AN INTERVIEW WITH TURKISH CERAMIC ARTISTTradition as Innovation in the Fine Art Ceramics of Zehra Çobanlı
Dr. Zehra Çobanlı is a major figure in the field of contemporary ceramics in Turkey. Her installations, structured around the notion of the multiple, bridge past and present and challenge the modernist view of their mutual exclusivity. They engage in a novel form of storytelling that probes not only Turkey’s Ottoman heritage and Anatolian culture, but also current critical issues like gender, migration and war. Çobanlı’s expertise in ceramic technology and history also informs her work and contributes to its unique depth and appeal. A graduate of Marmara University, Dr. Çobanlı helped to establish the Department of Ceramics atthe Faculty of Fine Arts of Anadolu University in Eskishehir, Turkey. She served for many years as the departmental head (1989-2007) and, later, as faculty dean (2007-2012)The master ceramic artist has exhibited in many countries, among them Turkey, Finland, Australia, Japan, Italy, China and the United States.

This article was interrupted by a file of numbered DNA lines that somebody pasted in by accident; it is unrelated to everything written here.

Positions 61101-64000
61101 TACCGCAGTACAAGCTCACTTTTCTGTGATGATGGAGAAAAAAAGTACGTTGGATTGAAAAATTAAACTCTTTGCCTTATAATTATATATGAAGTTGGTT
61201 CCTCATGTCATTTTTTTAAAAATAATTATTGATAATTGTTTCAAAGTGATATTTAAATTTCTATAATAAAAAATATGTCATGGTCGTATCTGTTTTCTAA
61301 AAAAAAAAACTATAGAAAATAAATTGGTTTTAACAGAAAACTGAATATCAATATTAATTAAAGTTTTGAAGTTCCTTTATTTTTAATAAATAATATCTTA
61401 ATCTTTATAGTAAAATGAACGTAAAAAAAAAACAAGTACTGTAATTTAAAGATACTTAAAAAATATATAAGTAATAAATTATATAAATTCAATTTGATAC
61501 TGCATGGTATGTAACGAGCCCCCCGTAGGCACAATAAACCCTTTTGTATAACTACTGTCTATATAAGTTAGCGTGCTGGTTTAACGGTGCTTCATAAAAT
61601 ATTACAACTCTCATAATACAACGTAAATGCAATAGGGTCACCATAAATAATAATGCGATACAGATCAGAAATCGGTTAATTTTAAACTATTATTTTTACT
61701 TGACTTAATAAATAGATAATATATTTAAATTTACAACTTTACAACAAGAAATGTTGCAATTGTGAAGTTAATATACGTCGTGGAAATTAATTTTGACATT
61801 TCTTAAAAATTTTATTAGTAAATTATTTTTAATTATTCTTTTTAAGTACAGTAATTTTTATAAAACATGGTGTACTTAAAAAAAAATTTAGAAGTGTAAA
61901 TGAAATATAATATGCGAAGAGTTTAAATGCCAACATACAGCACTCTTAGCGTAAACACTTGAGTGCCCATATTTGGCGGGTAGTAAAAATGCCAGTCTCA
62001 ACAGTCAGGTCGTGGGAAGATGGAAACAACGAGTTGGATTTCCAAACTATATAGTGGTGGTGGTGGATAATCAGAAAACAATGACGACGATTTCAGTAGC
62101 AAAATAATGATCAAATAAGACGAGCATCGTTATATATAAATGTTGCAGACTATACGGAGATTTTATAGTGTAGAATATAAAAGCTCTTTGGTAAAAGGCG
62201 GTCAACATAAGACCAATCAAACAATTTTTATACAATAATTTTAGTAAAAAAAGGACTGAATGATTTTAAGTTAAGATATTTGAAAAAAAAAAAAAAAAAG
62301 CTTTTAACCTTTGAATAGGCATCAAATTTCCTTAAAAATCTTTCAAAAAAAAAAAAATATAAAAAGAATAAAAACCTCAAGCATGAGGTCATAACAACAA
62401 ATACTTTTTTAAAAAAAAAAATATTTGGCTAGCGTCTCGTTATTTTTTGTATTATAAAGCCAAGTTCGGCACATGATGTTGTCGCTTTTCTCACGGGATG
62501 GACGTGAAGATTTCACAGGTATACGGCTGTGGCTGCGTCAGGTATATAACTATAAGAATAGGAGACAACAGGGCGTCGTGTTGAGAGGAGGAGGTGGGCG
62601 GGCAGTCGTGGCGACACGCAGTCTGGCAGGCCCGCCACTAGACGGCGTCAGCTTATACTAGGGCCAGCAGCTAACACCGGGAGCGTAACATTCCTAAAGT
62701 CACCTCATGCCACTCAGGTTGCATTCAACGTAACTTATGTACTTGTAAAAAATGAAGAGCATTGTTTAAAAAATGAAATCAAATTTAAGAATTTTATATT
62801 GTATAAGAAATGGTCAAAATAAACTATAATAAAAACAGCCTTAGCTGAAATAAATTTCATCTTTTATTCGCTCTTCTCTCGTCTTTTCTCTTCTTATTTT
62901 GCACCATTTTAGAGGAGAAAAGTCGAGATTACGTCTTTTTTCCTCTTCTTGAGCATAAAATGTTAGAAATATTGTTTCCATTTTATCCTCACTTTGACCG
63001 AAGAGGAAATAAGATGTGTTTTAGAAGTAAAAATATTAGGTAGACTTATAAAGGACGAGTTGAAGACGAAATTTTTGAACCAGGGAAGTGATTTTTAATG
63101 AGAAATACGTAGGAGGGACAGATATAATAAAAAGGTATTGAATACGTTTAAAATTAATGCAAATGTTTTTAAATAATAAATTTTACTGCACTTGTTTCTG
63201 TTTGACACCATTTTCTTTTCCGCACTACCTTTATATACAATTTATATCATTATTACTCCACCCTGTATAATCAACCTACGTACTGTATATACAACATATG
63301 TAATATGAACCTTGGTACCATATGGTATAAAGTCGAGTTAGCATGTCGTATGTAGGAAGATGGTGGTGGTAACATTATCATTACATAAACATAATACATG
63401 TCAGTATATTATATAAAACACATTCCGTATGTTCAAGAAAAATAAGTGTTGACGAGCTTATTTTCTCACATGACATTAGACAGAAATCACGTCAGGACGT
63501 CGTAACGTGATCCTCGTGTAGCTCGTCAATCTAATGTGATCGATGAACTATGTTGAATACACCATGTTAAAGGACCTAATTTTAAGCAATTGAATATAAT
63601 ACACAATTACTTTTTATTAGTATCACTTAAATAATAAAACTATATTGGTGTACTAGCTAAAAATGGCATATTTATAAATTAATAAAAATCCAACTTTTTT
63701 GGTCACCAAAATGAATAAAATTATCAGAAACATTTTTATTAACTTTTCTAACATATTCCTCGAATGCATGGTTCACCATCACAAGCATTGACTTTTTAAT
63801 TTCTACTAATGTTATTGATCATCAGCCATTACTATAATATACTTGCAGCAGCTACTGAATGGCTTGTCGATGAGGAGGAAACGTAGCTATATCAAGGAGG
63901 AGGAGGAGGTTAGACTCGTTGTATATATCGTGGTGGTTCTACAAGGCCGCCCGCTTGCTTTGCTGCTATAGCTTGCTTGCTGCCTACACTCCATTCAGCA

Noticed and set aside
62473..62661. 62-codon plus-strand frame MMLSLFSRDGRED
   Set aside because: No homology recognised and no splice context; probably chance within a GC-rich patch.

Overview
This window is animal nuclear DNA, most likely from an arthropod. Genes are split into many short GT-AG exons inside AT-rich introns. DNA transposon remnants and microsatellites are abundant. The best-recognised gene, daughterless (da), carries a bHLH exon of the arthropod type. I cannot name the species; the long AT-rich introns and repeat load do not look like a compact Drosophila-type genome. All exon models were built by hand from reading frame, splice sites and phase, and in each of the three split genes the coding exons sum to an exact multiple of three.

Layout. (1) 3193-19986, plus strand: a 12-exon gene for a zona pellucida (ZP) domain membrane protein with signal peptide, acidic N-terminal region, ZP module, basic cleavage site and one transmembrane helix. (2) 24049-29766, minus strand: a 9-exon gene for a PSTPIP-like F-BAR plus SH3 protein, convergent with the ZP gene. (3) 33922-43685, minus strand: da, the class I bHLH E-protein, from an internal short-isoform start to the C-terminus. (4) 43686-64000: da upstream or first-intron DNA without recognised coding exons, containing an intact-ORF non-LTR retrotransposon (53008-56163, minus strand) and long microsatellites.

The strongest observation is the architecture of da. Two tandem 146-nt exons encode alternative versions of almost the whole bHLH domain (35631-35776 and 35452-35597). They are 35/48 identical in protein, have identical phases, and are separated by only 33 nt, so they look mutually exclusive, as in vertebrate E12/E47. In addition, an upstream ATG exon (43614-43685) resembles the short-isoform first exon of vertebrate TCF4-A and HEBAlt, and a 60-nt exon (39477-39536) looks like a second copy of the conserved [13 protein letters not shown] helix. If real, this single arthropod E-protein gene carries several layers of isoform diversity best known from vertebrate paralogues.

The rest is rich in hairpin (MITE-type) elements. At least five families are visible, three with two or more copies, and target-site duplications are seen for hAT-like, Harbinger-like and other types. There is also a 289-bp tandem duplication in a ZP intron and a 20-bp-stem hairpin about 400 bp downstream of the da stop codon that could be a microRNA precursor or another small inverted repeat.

Your work is powerful in that it puts forth a vision in which tradition and modernity are not polar opposites, but work together to create something new and move forward. Could you say a few words about how you understand their relationship?
I have always thought that to reach the universal, one needs to consider the traditional and the local. I believe that in order to be universal, it is necessary to carry traces of our local and traditional cultural symbols from the land we live in. I think these offer up an opportunity to capture our originality by transferring our distinctive features to our art. The idea of reaching authenticity with the tips, symbols and messages I want to give, but without either leaving or just copying tradition, is the method that I use up to this day.